As you know if you’ve read this blog before, I believe there are two basic meta-political — psychological, sociological, biologically-determined — stances people take.
Either they know themselves, and then discipline themselves to adapt to the world and to achieve what they inwardly desire;
They become narcissists, refuse to pay attention to reality, and indulge in themselves instead of pursuing what they inwardly desire, because in pursuing something you can fail and thus endanger your fragile sense of self-esteem.
The first group builds its self-esteem by being able to comfortably predict reality; the second group assumes it has self-esteem through “love” of itself.
So now translating this to politics:
All over the news on Tuesday were clips of 18-year-old new mother Bristol Palin stuttering awkwardly in an interview with Fox News’ Greta Van Susteren and saying what many Americans already know all too well: that the idea of teenage abstinence is unrealistic.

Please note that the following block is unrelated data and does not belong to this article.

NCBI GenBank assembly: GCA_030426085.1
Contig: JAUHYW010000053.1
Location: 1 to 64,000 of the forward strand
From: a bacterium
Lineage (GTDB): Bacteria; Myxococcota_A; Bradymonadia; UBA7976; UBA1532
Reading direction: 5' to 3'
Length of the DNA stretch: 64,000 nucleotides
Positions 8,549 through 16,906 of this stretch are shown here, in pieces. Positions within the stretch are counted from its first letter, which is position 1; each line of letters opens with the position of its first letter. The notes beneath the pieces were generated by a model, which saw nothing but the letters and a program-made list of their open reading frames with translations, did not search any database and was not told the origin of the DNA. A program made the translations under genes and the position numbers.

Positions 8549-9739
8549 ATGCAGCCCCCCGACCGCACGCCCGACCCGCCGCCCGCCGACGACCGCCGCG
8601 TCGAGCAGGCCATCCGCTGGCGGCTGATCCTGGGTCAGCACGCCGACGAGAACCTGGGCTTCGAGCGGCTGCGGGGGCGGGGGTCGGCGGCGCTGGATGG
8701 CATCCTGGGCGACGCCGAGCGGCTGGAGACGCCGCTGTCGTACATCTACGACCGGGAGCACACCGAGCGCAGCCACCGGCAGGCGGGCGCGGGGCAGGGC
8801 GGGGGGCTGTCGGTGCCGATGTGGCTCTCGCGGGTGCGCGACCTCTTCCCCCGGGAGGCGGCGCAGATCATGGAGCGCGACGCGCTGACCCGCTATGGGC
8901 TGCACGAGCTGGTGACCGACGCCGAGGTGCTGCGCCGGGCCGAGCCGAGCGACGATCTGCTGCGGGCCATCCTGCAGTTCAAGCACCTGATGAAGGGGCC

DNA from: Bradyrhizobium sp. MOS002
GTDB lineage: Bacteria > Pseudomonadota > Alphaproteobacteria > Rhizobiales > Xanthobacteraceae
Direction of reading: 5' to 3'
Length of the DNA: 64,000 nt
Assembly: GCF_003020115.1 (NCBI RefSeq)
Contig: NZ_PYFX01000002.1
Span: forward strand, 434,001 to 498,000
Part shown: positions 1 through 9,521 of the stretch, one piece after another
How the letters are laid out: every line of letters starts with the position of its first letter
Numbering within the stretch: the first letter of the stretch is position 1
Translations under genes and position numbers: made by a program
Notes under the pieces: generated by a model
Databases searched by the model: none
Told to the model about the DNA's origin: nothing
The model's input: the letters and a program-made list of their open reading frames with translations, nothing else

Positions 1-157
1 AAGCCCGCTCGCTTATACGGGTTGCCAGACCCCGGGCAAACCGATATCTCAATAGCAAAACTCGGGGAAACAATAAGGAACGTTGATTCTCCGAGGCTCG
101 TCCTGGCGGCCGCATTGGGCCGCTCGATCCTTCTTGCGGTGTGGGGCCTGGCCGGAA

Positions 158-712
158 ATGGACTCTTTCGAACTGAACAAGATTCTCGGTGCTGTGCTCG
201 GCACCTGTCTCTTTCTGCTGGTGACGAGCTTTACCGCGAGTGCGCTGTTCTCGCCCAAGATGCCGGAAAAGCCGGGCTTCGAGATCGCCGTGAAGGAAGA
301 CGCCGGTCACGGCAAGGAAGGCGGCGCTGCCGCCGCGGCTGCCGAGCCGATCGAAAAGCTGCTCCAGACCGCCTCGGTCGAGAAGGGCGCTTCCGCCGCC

Bristol, sitting down with the Palin-friendly Van Susteren, did not come across as any more eloquent or incisive on matters of sex, pregnancy and new motherhood than anyone would expect of an utterly average teenager, but she did offer up an inarticulate, bumbling and nakedly honest interview about how her life has changed since the birth of her son, Tripp, two months ago. Wittingly or not, she touched on issues close to the heart of reproductive rights activists and feminists who fiercely opposed her mother’s candidacy: how her life is no longer her own, how she wishes she had waited 10 years, how the choice to have the child was hers and not her mother’s and how abstinence was not a realistic answer.
It’s unrealistic to ask people not to indulge in giant mountains of cocaine.
It’s unrealistic to ask people not to steal, rape, rob, etc.
It’s unrealistic to ask them to pay attention to reality.
Who’s defining “realistic” here?
Oh… someone who failed at reality and so had to get a media job that underpays here to have “bold, poignant, ironic” opinions.
So we’re supposed to let her program our minds with what is realistic or not.
The answer is that you’re either self-disciplined, or you’re narcissistic.
It’s unrealistic to expect people not to be narcissistic, but it’s realistic to say that if they are realistic, they’ll adapt instead — through self-discipline.